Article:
• Born 1952 in Vancouver, Washington.
  • Married Paula Fruci Heck (1976), a retired middle school principal. Two sons, Robert (Bob) (b. 1984) and Trey (b. 1991).
  • B.A. degree, The Evergreen State College, 1973. Attended the first year it opened. Later served on both the Foundation Board of Directors and the Board of Trustees.
  • Elected to the first of five terms in 1976 to the State House of Representatives from the 17th Legislative District. Chaired the Subcommittee on Basic Education (1977) that produced the Basic Education Act. Co-chaired the House Education Committee during the tied House (1979–81). Elected Minority Floor Leader and Majority Leader (1981–85).
  • Served as DCOS and Chief of Staff to Governor Booth Gardner (1989–93).
  • Served as CEO and co-founded TVW, Washington statewide public affairs network from 1993 to 2003. While there, hosted the weekly program, Inside Olympia, and won an Emmy for writing and directing a documentary entitled Supreme Justice.
  • Was an original investor in the gaming and streaming media company, Real Networks. Co-founded Intrepid Learning Solutions and several other small businesses.
  • Author of three books: Challenges & Opportunities (an extended essay about the future of Washington’s schools); The Enemy You Know (a mystery); Lucky Bounce (a personal memoir). Also wrote and performed in a one-man play entitled Our Times.
  • With Paula Heck, provided initial funding that established the Principals’ Emergency Checkbook Fund within the Olympia Schools Foundation to assist low income students.

Denny Heck Congressional Service

  • Ran for the new Tenth Congressional District and won in 2012 with 58.6 % of the vote.
  • Prior to being sworn in, formed the SR 167 Coalition in Pierce County that successfully advocated for funding of the completion of SR 167.
  • Appointed in first term to the Financial Services Committee with jurisdiction over capital markets, financial institutions, housing, the Federal Reserve, etc.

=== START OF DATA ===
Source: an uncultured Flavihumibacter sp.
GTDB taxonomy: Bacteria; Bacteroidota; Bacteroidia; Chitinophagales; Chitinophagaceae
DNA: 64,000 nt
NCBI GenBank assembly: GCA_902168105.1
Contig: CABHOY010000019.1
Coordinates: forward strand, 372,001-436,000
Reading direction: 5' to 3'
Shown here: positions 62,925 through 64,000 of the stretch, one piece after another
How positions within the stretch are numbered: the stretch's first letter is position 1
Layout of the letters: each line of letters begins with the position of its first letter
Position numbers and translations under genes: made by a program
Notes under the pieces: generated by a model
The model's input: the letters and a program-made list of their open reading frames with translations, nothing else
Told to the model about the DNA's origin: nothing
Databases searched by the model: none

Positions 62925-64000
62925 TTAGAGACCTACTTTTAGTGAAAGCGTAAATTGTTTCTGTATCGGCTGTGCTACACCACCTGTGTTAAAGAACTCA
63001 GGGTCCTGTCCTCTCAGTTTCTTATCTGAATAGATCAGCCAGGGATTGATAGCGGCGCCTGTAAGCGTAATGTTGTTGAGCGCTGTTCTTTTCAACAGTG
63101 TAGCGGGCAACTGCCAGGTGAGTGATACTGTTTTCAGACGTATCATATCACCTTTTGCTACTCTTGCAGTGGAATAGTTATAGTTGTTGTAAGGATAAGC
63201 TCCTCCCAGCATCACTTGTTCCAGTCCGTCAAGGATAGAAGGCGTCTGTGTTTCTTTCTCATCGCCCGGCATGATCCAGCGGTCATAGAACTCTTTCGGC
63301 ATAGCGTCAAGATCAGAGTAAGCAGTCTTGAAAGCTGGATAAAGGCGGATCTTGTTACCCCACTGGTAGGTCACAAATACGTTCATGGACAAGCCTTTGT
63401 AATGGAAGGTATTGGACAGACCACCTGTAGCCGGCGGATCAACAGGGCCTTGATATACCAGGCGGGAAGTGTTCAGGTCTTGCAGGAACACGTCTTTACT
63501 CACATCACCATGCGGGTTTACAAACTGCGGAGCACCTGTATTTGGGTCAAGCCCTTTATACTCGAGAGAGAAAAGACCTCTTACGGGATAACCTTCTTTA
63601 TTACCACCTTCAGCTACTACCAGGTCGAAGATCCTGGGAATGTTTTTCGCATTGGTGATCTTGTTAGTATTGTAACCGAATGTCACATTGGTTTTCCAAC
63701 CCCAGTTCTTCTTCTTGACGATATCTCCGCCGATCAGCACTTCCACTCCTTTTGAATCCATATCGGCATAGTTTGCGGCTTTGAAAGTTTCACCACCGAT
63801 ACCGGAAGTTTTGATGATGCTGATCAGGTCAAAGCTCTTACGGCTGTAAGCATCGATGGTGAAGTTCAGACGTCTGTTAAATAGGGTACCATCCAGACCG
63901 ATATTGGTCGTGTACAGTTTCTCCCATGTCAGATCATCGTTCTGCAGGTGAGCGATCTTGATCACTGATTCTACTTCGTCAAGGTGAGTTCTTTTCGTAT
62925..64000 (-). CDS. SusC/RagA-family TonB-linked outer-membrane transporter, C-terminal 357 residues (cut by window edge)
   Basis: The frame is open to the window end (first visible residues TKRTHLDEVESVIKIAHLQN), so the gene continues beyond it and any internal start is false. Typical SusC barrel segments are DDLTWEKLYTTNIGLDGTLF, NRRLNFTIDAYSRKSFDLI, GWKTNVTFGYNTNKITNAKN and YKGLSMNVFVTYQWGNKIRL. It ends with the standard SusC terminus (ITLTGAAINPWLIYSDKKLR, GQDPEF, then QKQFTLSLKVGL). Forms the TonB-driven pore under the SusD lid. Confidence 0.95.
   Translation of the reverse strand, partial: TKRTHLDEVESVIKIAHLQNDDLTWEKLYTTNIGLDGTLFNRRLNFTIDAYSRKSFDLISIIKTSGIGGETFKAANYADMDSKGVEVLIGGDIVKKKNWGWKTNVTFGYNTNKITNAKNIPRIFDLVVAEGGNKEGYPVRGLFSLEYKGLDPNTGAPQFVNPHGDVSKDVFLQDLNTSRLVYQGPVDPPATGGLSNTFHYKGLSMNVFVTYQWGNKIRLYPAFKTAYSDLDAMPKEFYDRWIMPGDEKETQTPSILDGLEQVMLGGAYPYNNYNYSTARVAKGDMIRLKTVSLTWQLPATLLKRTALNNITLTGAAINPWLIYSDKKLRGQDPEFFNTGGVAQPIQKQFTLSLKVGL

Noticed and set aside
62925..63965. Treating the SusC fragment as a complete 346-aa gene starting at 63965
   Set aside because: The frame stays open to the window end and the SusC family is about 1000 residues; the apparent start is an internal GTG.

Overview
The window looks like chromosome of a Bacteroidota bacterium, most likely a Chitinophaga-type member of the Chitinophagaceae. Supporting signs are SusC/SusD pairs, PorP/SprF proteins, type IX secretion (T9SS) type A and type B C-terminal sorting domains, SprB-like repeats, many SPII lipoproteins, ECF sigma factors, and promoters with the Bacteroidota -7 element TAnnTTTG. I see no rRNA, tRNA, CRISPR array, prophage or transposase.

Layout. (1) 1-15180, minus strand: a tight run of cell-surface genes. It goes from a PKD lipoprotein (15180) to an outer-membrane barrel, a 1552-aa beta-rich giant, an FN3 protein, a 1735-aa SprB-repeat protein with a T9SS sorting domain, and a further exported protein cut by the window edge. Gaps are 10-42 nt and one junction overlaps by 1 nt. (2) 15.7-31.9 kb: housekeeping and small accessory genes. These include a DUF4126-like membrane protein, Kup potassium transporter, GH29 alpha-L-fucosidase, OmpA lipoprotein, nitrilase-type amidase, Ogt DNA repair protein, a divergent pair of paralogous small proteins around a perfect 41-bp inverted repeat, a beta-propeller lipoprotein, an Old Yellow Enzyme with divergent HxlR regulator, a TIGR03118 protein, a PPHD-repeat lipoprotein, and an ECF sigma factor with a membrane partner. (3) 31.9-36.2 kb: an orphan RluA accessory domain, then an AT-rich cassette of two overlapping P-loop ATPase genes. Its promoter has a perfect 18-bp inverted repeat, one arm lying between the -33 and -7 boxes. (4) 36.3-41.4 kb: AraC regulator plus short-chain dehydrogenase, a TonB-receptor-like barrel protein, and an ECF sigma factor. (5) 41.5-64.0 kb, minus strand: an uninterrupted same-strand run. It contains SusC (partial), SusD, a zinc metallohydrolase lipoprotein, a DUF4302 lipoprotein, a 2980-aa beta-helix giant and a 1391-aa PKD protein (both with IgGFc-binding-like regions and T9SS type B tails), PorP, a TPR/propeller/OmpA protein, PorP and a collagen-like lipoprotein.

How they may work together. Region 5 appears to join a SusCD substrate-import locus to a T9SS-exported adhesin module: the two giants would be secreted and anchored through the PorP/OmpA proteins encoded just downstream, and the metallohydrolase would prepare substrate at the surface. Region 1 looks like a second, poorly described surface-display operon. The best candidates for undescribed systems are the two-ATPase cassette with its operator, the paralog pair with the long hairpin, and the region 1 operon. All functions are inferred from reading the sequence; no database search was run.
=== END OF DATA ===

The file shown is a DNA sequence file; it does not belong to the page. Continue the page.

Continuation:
• Lead House Democrat in 2015 on reauthorization of the job-creating Export-Import Bank.
  • Member of the New Democrat Coalition, caucus of House Democrats favoring economic growth and innovation.
  • Founded and co-chaired the Housing Task Force of the New Democrats which produced the report, Missing Millions of Homes, that set forth the housing shortage in America.
  • Appointed in 2017 to the House Permanent Select Committee on Intelligence which has oversight over the 17 intelligence agencies of the federal government including the Central Intelligence Agency. The committee led the House’s investigation into Russian interference in the 2016 election and the 2019 impeachment inquiry.
  • Prime sponsored legislation enacted into law reforms to FHA’s reverse mortgage program.
  • Prime sponsored legislation enacted into law that renamed the Nisqually Wildlife Refuge the Billy Frank Jr. Nisqually Wildlife Refuge.
  • Co-founded the Puget Sound Recovery Caucus. Prime sponsor of Puget S.O.S. (Save Our Sound) legislation (pending) to restore the health of the Puget Sound.
  • Co-wrote the SAFE Banking Act, allowing state-regulated marijuana businesses to access the banking system in order to reduce the public-safety risks of all-cash businesses.